On 10 July, the UK government announced that it would no longer be participating in the European Union’s Covid-19 vaccination procurement programme.
This programme involves the European Union entering into advance purchase agreements with vaccine producers, funded by the EU’s emergency support instrument, which is the EU’s overall Covid-19 recovery response.
The article in The Times on the UK’s decision to withdraw from EU collaboration frames the rationale for this decision as the UK ‘losing control’, evoking language used by the Leave campaign.
However, the letter communicating the decision is altogether more nuanced. The government says it wants to continue to collaborate with the EU, through sharing information about promising vaccines, working on vaccine trials, and mitigating supply-chain bottlenecks, and other delivery risks from global trade disruptions.
How these examples of future cooperation fit with the UK’s negotiating position is less clear: the ‘Canada-style’ FTA on which the negotiations are based has already been criticised by the biomedical science sector as offering much less than would be desirable in terms of detailed agency-level cooperation in the sector.
Given the scale and nature of the Covid-19 pandemic, it’s understandable that governments want to reassure their populations about rapid vaccine access. It’s also not a surprise that few countries are seeking to ‘go it alone’.
For example, the Australia, Canada, Singapore and Switzerland consortium has pledged mutual support in Covid-19 vaccine development.
The WHO has launched a similar technology access pool, in which Norway, Belgium, the Netherlands and Luxembourg are participating, but so far no other European countries.
But the EU’s collaboration is deeper: it goes beyond information sharing and reduced regulatory duplication, to leverage economies of scale in bargaining with private entities which will manufacture a vaccine, should one successfully clear the regulatory hurdles of quality, safety and efficacy. There is also the desire to protect European and/or national industries.
The ethics of such an approach, be it on national or European level, have been sharply criticised from a global health ethics perspective.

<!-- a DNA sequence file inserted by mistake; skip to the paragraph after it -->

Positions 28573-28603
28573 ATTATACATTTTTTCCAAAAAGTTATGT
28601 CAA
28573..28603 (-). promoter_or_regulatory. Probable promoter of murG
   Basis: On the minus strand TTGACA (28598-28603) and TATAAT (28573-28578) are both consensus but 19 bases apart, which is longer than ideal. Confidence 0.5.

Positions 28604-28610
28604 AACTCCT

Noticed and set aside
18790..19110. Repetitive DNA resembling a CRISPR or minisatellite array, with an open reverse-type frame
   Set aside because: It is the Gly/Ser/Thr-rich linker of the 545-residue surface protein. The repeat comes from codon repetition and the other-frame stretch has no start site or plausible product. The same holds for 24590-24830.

Such ‘vaccine nationalism’ runs the risk of locking out low and middle income countries from access, because of variations in strength of bargaining power of different countries, in their engagements with the global biomedical industry.
The global GAVI Alliance, in which the UK is a partner, seeks to tackle this problem, including by setting up a facility to enter into advance purchase contracts, and issuing vaccine bonds, to raise money quickly.
But the realpolitik of the situation means de facto earlier vaccine access for industrialised countries, a situation that has attracted concerns, not least over lack of transparency.
There are deep worries too, over cost controls: one study about possible Covid-19 treatments, such as remdesivir, suggests that costs outside patent protections would be less than one quarter of one per cent of the on-patent charge.
Scale that up over the population needing a vaccine, and the difference to NHS costs is vast. There are obvious resonances with the invention of the polio vaccine (‘could you patent the sun?’): Covid-19 looks like the kind of global event where the logics of capital markets should not apply and a vaccine should be regarded as a public good.
In this regard, neither the EU nor the UK approach stands up to scrutiny: both are very much ‘business as usual’ in terms of the relationship between national health systems and the pharmaceutical industry.
As a minimum, both the EU and the UK should offer the opportunity for stakeholder scrutiny of proposed advance purchase agreements: after all, this is tax-payer’s money, and legitimacy demands such transparency.
Given the opacity of PPE procurement decisions, the UK public deserves better on Covid-19 vaccine decisions.
By Tamara Hervey, principal investigator, Health Governance after Brexit, ESRC ES/S00730X/1.